The Tech - Online EditionMIT's oldest and largest
newspaper & the first
newspaper published
on the web
Boston Weather: 47.0°F | Partly Cloudy

Israel Eases Fire Restrictions Palestinian Officials Say Move Signals Further Escalation

By Lee Hockstader

The Israeli army, determined to offer a tough response to Palestinian attacks, has given soldiers the green light to open fire without the somewhat restrictive guidelines it announced this spring, military officials said Tuesday.

Palestinian officials said the army’s more permissive rules of engagement signaled a fresh escalation in the bitter 10-month conflict between Israel and the Palestinians, which has left 650 people dead, three-quarters of them Arabs.

The army’s new policy permits Israeli troops to shoot at Palestinians who appear to be preparing an attack even if they haven’t opened fire first. The policy replaces one announced in May, under which soldiers were supposed to hold their fire unless their lives were threatened by Palestinian rioters or gunmen whom they could identify.

Describing the shift in policy, an army official said: “Before, we said you had to identify very clearly the danger and the target if somebody’s shooting at you in order to fire back. Now, if you see three men with guns trying to prepare an ambush, you have the right to engage them before they open fire at you.”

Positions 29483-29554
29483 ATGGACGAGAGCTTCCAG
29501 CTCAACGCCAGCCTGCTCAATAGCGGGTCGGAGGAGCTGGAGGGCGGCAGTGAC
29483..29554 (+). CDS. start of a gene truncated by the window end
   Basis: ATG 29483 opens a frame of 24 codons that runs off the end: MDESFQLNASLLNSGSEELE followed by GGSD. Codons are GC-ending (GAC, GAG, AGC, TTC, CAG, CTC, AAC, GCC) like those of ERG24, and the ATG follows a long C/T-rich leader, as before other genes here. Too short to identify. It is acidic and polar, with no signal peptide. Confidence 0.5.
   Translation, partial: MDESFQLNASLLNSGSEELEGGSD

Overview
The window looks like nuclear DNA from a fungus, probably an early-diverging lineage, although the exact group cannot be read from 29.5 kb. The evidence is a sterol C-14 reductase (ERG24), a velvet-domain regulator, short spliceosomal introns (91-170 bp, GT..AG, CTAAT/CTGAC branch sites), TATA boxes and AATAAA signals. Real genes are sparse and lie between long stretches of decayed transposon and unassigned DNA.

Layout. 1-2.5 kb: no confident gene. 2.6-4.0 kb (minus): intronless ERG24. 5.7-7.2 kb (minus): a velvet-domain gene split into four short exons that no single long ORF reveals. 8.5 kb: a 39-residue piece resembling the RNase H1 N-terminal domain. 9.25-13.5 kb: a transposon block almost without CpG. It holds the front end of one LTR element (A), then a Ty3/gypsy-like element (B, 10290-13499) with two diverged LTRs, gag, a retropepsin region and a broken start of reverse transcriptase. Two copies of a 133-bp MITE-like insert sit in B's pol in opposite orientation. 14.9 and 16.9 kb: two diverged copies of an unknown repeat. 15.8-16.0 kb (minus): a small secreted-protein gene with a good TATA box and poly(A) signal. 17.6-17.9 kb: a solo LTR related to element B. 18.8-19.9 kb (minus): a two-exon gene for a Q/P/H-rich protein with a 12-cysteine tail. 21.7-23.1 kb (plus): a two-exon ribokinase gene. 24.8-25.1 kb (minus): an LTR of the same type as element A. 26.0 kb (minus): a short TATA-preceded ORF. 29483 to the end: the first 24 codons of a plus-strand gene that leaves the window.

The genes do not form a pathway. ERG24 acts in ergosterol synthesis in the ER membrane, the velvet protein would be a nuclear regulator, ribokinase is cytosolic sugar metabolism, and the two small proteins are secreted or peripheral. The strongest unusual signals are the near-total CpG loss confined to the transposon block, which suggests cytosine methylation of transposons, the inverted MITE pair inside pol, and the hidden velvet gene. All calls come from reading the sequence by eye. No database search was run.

Army spokesmen stressed that the new regulations, reported Tuesday in the Israeli newspaper Haaretz, do not constitute a fresh offensive against the Palestinians, and were set with self-defense in mind. They say the new rules were needed because of a doubling of Palestinian attacks, to 40 or so incidents a day from about 20 last spring, according to the army’s tally.

“It’s something which has been forced on us by the situation and not something that we wanted to do,” said Lt. Col. Olivier Rafowicz, an army spokesman. “It’s not a change of overall policy.”

But Palestinians insist the army’s rules of engagement have never changed, and that Israel’s spring announcement of a policy of restraint was nothing more than a public relations move.

“We don’t regard these so-called new regulations as new because as far as we’re concerned, there was never any change in the army’s acts or measures,” Ahmed Qureia, speaker of the Palestinian parliament, told the Reuters news agency.